Your puppy won’t stop biting. They have such a strong urge to bite and chew you won’t cure this. But repetition will lead to increasingly acceptable bites over the coming weeks and months.

As the bite intensity decreases you can increase your sensitivity to the bite. Still  “Oowww” and remove. This will encourage softer and softer bites that slowly shape the puppies bite inhibition.

Reinforce – As with most training positive reinforcement is key. Softer bites should be rewarded with praise but keep withdrawing yourself as a negative consequence for harsh bites. Eventually soft mouth behaviour will be more common.

Redirect: You will probably notice times when your  puppy is just in a rambunctious mood. Spare yourself some pain and have some chew toys to hand and leave the training for a calmer time.

How not to do it

Physical punishment is not the way to go. Firstly because it won’t achieve your goal. Hitting a dog on the nose with a rolled up newspaper will just make your dog cower and suppress anger. This suppression can then come back at stressful times and result in severe biting. It’s also worth saying that it’s never a good idea to push your dog’s patience level to the point its good behaviour is stretched to the limit. Dogs growl for a reason, it’s their way of saying, enough is enough please don’t continue annoying me or something worse might happen. This is a particularly good point to teach children  as they love play with puppies but do not always understand where the boundaries are. (See “The Gift of Growling,” Whole Dog Journal October 2005.)  For a full discussion on physical punishment read this discussion thread.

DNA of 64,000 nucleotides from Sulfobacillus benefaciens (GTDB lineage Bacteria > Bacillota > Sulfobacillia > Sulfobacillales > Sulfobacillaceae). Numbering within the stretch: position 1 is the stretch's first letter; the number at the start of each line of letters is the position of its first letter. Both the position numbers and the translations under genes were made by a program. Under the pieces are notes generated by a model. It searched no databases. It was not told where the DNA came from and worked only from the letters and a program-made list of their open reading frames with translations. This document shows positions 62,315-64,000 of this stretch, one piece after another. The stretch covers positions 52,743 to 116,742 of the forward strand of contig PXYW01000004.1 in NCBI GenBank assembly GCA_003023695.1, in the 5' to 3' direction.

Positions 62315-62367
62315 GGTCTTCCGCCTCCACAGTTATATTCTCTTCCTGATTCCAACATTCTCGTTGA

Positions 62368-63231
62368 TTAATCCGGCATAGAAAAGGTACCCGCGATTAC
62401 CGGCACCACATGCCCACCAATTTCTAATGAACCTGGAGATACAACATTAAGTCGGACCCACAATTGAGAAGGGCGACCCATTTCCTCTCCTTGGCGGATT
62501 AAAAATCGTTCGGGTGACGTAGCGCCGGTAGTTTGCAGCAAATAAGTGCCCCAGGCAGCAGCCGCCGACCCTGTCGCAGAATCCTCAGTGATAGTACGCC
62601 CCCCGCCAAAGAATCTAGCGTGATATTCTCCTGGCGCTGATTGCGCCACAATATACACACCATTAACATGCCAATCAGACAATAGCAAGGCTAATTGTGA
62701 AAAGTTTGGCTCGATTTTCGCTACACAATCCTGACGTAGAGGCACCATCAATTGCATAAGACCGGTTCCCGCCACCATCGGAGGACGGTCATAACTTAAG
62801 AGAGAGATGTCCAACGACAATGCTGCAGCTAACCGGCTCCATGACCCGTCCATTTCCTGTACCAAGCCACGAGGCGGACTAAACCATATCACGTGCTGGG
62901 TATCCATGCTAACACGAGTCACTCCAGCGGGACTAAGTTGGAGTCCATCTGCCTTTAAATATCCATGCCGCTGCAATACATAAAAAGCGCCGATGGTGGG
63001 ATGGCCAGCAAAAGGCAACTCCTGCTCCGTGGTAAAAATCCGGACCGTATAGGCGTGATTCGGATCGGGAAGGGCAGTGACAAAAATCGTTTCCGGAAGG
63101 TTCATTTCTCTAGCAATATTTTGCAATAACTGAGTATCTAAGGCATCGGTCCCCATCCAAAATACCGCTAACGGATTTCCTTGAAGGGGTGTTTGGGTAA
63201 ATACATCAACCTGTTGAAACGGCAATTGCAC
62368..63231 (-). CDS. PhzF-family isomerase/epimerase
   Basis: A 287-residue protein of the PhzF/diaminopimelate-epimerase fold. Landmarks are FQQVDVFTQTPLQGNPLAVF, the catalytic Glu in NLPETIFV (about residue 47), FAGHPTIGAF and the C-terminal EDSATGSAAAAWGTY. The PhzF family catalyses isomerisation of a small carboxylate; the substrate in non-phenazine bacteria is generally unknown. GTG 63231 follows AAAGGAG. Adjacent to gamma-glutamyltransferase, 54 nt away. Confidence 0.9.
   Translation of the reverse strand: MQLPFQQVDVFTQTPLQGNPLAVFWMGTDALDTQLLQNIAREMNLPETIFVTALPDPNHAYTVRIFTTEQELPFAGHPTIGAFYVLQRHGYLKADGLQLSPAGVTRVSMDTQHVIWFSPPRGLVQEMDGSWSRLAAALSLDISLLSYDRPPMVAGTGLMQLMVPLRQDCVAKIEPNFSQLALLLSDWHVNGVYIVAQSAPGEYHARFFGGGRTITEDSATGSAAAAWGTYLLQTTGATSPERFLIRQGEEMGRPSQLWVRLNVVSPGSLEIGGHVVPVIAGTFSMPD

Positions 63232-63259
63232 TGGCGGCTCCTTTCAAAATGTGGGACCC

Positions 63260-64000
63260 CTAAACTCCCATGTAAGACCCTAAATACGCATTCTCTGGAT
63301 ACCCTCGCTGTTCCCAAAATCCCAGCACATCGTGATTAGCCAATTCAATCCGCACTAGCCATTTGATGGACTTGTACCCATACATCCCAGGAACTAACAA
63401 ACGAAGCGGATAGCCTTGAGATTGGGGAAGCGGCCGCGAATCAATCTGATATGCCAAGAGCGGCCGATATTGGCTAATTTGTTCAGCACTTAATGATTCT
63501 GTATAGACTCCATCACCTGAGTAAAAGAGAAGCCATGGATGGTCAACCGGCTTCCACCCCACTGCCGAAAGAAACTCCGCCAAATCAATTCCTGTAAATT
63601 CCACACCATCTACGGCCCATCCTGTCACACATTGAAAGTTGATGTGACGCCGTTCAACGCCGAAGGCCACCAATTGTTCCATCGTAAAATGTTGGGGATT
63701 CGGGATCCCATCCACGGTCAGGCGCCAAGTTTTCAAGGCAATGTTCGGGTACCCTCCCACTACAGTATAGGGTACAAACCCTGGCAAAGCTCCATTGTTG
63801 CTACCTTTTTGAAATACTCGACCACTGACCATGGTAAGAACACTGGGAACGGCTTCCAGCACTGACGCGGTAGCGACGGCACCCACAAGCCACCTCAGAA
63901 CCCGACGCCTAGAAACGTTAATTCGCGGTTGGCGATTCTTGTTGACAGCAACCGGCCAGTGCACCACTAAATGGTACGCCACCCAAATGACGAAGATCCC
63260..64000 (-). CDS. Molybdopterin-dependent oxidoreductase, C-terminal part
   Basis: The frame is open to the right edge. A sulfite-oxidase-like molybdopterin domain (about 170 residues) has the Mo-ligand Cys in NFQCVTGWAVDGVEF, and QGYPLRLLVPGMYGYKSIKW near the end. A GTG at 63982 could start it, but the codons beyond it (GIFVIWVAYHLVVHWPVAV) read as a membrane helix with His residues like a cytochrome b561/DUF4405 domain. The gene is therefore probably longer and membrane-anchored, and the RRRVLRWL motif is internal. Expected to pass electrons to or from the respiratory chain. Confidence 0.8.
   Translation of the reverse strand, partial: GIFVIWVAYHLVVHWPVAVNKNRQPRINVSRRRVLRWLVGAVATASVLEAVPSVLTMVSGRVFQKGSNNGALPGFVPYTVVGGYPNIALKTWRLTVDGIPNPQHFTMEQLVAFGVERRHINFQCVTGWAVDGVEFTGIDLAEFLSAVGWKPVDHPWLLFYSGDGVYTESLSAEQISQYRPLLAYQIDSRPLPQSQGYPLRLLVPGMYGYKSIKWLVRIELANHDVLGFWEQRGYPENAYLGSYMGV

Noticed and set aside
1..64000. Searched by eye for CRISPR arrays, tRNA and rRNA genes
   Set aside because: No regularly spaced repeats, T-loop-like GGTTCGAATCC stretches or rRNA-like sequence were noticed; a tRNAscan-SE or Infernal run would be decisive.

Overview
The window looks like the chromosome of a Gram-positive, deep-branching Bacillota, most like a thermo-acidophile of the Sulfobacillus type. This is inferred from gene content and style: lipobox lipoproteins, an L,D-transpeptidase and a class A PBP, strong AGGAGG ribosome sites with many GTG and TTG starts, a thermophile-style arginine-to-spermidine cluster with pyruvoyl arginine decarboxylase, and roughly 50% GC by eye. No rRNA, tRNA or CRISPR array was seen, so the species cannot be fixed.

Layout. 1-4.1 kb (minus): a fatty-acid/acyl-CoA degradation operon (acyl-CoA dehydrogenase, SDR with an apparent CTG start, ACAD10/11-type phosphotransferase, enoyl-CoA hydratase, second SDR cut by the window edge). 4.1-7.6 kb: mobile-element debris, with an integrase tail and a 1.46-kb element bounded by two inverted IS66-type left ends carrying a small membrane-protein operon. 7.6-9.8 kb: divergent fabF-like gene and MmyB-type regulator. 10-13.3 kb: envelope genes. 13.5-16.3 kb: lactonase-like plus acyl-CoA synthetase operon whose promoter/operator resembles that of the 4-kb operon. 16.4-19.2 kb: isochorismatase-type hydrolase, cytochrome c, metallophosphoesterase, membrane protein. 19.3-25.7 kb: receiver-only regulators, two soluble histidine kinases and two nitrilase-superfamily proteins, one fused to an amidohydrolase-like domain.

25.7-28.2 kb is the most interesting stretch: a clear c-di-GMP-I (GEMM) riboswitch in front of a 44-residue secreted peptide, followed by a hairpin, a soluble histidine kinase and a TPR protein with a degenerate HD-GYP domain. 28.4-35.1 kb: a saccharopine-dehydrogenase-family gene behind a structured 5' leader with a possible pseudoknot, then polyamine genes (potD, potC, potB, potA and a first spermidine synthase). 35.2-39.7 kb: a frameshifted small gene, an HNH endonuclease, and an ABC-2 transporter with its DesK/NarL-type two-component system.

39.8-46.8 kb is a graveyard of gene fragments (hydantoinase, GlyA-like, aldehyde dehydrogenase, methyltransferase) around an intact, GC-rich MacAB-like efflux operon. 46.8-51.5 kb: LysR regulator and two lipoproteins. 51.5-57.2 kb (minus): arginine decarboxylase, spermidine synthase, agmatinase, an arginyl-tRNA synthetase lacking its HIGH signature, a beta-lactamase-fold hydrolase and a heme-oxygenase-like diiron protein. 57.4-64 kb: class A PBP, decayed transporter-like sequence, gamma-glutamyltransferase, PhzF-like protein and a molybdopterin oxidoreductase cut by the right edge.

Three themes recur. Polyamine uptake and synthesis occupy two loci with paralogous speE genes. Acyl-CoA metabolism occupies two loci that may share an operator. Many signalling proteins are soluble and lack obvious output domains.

Teaching bite inhibition to an adult Cockapoo dog

Teaching bite inhibition to an adult dog is much harder as we all know old habits are hard to break. You can however, use this variation of the “Oowww” remove technique.

Have a treat in your gloved hand and only open it when your dog starts to bite more softly. Gradually they learn hard bites mean no treats!

Thick gardening gloves are recommended if you are teaching adult dogs bite inhibition. Be careful, an adult canine jaw has much more strength and a harder bite than a puppy!

Wrapping it up

With puppies and adult dogs you will find that biting down hard comes back at times of high emotion but gradually this will lessen if you keep on with positive / negative reinforcement.

Do continue to reinforce bite inhibition with your adult cockapoo dog, and guard against putting your Cockapoo puppy in stressful emotional situations where his/her tolerance might be tested. A dog is an animal and biting is natural to them even when they are part of a human family. It’s rarely a questionable temperament cockapoos have but environments that cause anxiety or over exuberance owners need to be mindful of.

 

Source: http://www.whole-dog-journal.com/issues/13_6/features/Bite-Inhibition_16232-1.html?s=ShareASale

bite inhibition video (not a Cockapoo) but still useful to watch